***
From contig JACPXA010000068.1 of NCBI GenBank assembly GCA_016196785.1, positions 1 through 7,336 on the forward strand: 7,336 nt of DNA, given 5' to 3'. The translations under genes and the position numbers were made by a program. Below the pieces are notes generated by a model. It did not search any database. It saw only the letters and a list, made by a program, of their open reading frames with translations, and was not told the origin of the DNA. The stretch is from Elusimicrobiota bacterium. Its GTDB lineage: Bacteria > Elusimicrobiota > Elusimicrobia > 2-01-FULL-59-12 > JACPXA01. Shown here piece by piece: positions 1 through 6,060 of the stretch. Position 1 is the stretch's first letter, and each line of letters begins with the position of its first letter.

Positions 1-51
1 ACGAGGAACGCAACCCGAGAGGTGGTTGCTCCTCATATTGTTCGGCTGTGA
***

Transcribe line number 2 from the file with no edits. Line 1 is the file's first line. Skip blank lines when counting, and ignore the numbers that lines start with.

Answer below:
Positions 1-51